Choi plays the album’s Django-influenced opening, title track with a lingering restraint echoed by pianist Daniel Garcia Diego’s elegantly climbing lines until drummer Michael Olivera picks up the pace, and they wind their way up to a big crescendo….then they’re off again,

Bassist Mario Carrillo grounds the neoromantically biting waltz Vals O Vienes with a gritty pulse, Diego glimmering uneasily and then adding a little blues, Choi growing starker and more kinetic as the band takes it deeper into flamenco. The catchy, folk-tinged tango Valentia grows both more lush and propusive as Choi leaps and bounds, with a playful salsa interlude midway through, Choi’s plaintively sailing melody contasts with the low-key but balletesque elegance of Bolero Del Alba. A tightly wound remake of Besame Mucho, Elizabeth eventually diverges into flamenco jazz, Diego gracefully handing off to Choi’s achingly melismatic attack.

Choi’s remake of Mercedes Sosa’s Alfonsina y El Mar is a sweepingly dancing duet with guest bassist Javier Colina. Choi’s steely resonance and Carrillo’s growling, prowling drive pair off in Negra Presuntuosa, a trickily rhythmic Peruvian lando. Pianist Pepe Rivero gives the bolero Dama De Noche and understated bounce while Choi digs in hard, up to a wry trick ending that’s 180 degrees from the rest of the song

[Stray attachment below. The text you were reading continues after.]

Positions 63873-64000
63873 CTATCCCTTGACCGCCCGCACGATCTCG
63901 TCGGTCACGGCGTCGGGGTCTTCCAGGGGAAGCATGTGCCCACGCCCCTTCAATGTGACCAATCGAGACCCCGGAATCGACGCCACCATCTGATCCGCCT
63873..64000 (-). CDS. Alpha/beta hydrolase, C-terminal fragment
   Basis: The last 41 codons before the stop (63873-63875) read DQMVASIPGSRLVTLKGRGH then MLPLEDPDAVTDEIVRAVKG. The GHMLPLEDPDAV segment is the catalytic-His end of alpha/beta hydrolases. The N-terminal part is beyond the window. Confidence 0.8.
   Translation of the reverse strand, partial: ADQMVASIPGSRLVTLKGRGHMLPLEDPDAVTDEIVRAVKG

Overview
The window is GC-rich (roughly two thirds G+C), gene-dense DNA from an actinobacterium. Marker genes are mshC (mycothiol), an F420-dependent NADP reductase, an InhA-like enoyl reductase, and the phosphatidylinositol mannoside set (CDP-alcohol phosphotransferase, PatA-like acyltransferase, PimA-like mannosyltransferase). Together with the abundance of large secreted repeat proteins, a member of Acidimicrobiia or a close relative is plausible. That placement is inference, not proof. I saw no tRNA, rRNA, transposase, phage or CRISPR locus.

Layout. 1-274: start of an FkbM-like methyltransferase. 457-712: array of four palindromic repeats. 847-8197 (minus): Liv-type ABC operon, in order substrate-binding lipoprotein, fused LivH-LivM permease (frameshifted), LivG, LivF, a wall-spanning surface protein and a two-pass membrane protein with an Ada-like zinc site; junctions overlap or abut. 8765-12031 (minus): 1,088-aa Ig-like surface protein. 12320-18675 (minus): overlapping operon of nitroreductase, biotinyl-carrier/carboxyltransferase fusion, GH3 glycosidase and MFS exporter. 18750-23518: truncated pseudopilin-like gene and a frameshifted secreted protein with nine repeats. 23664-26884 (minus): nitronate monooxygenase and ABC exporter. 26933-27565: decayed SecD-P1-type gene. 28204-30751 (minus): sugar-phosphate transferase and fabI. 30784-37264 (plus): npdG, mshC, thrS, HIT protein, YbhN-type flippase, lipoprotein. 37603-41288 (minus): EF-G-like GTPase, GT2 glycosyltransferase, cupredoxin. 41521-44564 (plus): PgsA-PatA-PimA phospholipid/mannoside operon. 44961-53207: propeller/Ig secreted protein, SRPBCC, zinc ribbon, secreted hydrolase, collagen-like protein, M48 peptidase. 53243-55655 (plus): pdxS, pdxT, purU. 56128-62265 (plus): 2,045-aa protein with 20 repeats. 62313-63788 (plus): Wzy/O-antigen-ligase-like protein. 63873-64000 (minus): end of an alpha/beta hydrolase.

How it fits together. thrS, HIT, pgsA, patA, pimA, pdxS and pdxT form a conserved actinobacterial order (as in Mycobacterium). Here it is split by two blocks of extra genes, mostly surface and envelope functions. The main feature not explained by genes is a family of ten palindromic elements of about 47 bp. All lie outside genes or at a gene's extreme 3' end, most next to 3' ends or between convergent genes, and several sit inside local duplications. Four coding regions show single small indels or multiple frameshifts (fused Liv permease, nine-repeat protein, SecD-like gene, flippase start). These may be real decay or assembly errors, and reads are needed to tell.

The album’s most lighthearted cut is Bilongo, a cha-cha. The quartet reinvent Rimsky-Korsakov’s Capriccio Espagnol as a martial shuffle and then fllamenco jazz;. They close the album with Gracias A La Vida, the Violeta Parra ballad made famous by Sosa, Choi’s spare, prayerful lead paired with Diego’s delicate, wistful piano. If flamenco fire, south-of-the-border melancholy or Romany rambunctiousness are your thing, you can’t go wrong with this band.

Go See Michael Winograd at Barbes Again Tonight

You have to hand it to Michael Winograd. For his April residency at Barbes, he had the chutzpah to wait for a month with five Saturdays in it. The supersonic, dynamic clarinetist and esteemed klezmer composer/bandleader has one night left in that residency, tonight at 6. Miss it and you miss being in on what could someday be considered a series of legendary performances.